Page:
Family formation made difficult. The role of Institutional constraints on Gender Work- Family relations

Term Paper, 2020

13 Pages, Grade: 1,0



1. Introduction

For many years, research has been concerned with the patterns of family structures and reasons for why commitments like work related constraints are different for men and women (Baker, 2008). Family circumstances have a considerable impact on individual careers and the employment status of men and women, in turn, having a particular effect on gender equality. In today’s society, women’s rank, earnings, and employee attrition rate usually differ from those of men, even before they have children (Baker, 2008). But especially as women’s personal priorities come to change after starting a family, accompanied by the need for a redistribution of the division of labor at home, a variety of institutional provisions favoring those who have no family obligations, create a barrier for young families (Baker, 2008).

Since founding a family is one of the most natural aspects to human kind, individual’s transition to parenthood should be given the affordance of a seamless process. However, the former is often shaped by institutional constraints and normative pressures. (Girardin et al., 2016). A Forbes article in March of this year for example suggests, women across developing countries are delaying having children for the benefit of their careers (Forbes, 2020). Furthermore, studies argue that the gender pay gap is highly influenced by childbirth because women's potential earnings are expected to fall to 20% less than that of their male colleagues after having children (Kleven et al., 2018). Thus, the reasons that have led young women and couples to rethink traditional family plans can be traced back to salary differentials for new mothers and a renewed lack of trust and sense of value in the work environment (Forbes, 2020). Therefore, the topic of this research revolves around the impact of institutional systems on family structures with regard to gender equality.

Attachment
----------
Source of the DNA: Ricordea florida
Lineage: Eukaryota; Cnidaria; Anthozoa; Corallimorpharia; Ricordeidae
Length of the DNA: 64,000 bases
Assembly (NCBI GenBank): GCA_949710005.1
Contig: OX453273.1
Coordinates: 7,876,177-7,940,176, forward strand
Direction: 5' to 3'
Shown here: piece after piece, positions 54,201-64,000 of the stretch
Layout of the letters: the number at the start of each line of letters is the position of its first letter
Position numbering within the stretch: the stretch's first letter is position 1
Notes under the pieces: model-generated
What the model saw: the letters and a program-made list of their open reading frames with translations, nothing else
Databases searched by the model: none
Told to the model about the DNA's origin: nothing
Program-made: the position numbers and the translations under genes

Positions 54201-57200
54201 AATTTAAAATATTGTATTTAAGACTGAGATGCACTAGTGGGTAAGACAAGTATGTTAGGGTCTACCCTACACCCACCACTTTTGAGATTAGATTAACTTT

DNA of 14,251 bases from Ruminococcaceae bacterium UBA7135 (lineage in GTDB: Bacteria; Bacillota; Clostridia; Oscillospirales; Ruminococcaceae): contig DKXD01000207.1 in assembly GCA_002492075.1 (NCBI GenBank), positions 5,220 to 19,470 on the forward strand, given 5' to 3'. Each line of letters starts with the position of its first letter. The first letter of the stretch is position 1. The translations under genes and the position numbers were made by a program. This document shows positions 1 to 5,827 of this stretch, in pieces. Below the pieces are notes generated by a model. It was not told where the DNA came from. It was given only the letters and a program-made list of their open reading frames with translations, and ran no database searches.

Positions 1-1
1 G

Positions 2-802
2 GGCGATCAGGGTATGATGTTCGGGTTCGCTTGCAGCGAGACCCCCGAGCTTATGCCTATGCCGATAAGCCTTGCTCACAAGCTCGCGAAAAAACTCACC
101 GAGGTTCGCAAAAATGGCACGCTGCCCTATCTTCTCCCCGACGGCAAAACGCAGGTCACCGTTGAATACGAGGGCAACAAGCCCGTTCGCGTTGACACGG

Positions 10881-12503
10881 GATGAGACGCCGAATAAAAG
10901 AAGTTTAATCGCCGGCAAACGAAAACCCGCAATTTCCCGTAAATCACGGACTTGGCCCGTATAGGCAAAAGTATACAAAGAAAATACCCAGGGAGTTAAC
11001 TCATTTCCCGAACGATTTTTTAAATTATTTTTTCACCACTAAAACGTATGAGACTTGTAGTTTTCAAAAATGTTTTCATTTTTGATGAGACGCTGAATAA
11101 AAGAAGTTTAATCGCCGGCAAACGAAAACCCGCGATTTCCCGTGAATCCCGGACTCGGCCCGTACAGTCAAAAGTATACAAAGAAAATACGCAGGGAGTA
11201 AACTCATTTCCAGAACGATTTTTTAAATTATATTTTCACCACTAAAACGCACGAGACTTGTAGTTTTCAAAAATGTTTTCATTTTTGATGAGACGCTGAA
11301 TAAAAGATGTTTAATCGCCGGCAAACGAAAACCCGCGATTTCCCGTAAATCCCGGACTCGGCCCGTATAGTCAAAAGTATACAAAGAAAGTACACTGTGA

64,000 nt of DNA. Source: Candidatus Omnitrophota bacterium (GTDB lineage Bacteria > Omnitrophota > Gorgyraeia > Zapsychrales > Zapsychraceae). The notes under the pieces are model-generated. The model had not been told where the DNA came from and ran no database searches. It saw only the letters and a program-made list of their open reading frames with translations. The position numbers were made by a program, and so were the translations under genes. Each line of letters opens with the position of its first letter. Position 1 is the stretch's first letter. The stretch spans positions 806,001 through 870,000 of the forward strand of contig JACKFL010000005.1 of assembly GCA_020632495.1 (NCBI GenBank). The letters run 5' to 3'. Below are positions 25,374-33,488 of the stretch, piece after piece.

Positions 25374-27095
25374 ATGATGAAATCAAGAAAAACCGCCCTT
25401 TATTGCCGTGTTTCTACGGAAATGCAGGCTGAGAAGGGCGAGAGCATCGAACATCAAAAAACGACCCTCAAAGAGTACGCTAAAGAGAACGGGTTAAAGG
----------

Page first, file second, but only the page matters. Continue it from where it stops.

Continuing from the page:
This paper discusses research on the macro (the institutional) level about social patterns that affect families as a whole as well as the individuals personal and occupational lives. The role and the importance of institutional structures are discussed for their impact on patterns of work and hence, the opportunities and challenges that parents face within family life are examined. Therefore, institutional arrangements affecting gender equality, parental leave (with explicit views on both maternal and paternal leave), education, divorce, and fertility are analyzed. This paper seeks to examine the interplay of the macro-structures of institutions and the micro-structures of families to answer the following research questions:

(Research question) How do institutional constraints affect gender work- family relations?

(Sub-question) How are egalitarian or unequal gender roles in a work-family context build?

1.1. Relevance